Yesterday my husband and I celebrated our 8th Wedding Anniversary together, and while our celebration was low-key, quiet and modest, I wanted to be present and not be my usual distracted self fussing over my blog and photos, so I decided to hold off on my post until today (so this is 1 of 2, again). And since I knew I would be waiting I came up with the idea of showing the benefits of following just a few Photography rules (I usually don ‘t like rules and I fought these for a long, long time). for a successful shoot; scouting out your location ahead of time, ensuring you have the proper equipment with you when you go (remote shutter release and tripod), and shooting in the best lighting conditions (during what Photographers call “The Golden Hour”).
What exactly is the golden hour?
The golden hour, sometimes called the “magic hour”, is roughly the first hour of light after sunrise, and the last hour of light before sunset, although the exact duration varies between seasons. During these times the sun is low in the sky, producing a soft, diffused light which is much more flattering than the harsh midday sun that so many of us are used to shooting in. It’s soft, warm, dimensional, and just flat-out magical. It adds a quality to images that can’t be replicated no matter how many actions, filters, or textures you use.
With that, I will tell you that the first photo posted was shot following the basic rules (or guidelines if that feels better to say). I shot early this morning in the so-called “golden hour”, just as the sun was rising over the horizon, I planned ahead and knew my location, I utilized a remote shutter release and mounted my camera on my tripod. And, because I scouted out my location pre-shoot, I knew which lens would be best suited to capture the shot, and ensured it was in my bag.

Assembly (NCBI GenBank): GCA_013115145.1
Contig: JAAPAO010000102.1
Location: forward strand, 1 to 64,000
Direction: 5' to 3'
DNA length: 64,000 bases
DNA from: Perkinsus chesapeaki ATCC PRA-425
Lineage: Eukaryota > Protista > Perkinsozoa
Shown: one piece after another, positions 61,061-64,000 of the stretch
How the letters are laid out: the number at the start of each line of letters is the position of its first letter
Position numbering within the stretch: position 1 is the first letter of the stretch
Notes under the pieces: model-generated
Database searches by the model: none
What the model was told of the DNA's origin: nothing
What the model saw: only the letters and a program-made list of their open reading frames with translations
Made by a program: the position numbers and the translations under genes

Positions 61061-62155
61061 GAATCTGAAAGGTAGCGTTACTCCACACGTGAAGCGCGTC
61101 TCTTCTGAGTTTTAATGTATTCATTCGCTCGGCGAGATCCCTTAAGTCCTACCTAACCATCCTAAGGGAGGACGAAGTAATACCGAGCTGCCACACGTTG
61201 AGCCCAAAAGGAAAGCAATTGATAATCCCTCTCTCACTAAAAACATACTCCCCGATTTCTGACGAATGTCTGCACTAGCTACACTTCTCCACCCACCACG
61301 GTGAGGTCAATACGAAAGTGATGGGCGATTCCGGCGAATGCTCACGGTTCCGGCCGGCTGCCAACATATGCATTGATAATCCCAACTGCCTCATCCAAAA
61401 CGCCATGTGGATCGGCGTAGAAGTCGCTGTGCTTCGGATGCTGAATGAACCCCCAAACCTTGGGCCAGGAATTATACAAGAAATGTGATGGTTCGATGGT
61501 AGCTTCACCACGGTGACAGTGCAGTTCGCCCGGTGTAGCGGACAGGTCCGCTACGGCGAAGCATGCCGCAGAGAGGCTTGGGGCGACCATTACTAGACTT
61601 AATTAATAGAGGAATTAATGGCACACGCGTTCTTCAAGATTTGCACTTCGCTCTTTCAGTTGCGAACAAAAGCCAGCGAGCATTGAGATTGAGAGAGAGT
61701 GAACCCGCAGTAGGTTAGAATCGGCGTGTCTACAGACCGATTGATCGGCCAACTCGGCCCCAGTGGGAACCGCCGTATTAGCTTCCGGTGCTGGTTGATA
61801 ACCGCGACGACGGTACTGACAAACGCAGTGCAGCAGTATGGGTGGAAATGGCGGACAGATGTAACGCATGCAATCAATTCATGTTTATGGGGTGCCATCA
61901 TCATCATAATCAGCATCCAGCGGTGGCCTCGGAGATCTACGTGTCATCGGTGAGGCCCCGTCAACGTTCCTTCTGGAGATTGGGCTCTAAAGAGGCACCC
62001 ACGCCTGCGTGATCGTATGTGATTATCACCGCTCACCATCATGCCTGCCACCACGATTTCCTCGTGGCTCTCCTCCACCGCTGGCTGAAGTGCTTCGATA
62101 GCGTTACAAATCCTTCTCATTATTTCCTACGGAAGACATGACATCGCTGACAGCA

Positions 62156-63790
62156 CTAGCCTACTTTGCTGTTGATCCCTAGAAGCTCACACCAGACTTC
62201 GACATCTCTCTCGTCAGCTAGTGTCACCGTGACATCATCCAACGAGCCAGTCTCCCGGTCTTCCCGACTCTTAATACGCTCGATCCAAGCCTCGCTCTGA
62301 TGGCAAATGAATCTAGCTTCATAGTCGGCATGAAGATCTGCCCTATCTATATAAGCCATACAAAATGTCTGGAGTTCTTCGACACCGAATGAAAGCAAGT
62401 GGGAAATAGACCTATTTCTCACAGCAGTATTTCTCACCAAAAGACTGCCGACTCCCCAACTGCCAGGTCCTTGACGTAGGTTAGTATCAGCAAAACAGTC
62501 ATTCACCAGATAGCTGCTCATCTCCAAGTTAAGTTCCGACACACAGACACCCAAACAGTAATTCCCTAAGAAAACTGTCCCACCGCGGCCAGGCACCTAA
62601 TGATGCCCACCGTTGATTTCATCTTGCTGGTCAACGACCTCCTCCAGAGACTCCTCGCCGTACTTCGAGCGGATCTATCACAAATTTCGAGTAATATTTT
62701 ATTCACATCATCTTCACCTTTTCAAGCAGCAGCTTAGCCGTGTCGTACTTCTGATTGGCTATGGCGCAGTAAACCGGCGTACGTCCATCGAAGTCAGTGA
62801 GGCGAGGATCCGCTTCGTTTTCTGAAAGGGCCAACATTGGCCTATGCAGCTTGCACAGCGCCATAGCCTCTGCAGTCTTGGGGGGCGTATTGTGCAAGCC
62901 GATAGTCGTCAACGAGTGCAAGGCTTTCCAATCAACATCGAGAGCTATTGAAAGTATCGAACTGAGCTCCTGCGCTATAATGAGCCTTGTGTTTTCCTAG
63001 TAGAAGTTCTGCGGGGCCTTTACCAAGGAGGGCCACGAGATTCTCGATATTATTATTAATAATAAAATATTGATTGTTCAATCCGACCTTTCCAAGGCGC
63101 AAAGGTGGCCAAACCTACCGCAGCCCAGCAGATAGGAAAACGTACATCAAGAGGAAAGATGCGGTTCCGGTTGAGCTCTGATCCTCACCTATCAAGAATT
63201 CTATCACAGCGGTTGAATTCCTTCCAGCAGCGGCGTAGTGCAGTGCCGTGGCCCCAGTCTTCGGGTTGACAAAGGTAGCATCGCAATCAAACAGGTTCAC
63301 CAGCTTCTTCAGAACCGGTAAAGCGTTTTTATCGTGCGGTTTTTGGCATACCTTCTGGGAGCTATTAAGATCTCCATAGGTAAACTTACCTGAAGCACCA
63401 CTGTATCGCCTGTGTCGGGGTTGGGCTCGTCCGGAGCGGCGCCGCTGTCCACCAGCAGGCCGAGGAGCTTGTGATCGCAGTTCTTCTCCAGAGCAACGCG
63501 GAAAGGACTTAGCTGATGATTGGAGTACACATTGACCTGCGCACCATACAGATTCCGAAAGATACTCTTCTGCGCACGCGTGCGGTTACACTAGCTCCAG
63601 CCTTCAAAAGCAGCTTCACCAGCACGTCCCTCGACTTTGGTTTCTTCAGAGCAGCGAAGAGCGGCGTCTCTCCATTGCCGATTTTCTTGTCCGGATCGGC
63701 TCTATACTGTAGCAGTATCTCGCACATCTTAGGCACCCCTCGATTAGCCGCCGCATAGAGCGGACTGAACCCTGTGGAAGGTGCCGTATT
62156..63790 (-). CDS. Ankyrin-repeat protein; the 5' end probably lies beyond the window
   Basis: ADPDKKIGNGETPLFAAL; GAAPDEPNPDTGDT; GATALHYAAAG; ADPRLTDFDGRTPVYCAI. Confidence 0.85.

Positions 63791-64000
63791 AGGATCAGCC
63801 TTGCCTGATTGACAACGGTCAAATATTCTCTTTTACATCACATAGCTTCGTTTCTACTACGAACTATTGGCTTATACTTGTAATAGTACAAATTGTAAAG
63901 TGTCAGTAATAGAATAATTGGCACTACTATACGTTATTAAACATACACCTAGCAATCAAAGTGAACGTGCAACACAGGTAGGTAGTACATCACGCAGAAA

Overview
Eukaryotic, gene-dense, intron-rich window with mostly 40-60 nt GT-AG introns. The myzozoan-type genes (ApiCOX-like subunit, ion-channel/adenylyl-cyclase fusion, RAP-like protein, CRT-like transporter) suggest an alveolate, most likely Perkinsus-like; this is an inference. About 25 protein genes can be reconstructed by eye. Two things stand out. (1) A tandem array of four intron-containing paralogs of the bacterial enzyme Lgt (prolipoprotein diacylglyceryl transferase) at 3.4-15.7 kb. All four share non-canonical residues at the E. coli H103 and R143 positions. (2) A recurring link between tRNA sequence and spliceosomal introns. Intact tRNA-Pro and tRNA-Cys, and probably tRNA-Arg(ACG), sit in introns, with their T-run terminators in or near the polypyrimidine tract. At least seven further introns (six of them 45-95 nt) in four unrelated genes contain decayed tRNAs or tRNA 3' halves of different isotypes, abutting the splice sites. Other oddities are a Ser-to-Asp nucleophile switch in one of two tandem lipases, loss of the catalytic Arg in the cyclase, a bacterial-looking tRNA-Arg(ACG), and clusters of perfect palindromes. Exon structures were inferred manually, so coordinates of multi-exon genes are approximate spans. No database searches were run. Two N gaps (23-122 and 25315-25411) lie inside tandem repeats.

The second photo was shot yesterday at 2:00 pm in full sunlight, without a tripod or remote shutter release (though I did find a stone pillar to set my camera on top of), or a lens that could offer enough compression to get everything in the shot just as I wanted it to be.
I love that the differences between the two photographs are so pronounced and that the first photo is so much more interesting than the second (I spent the same amount of time editing both pictures). Should these rules be broken? Of course they should, and of course I have, but I will say from my own experience that when it comes to Photography, sometimes the rules are right on…even when Ansel Adams tells me otherwise…
“There are no rules for good photographs, there are only good photographs.” Ansel Adams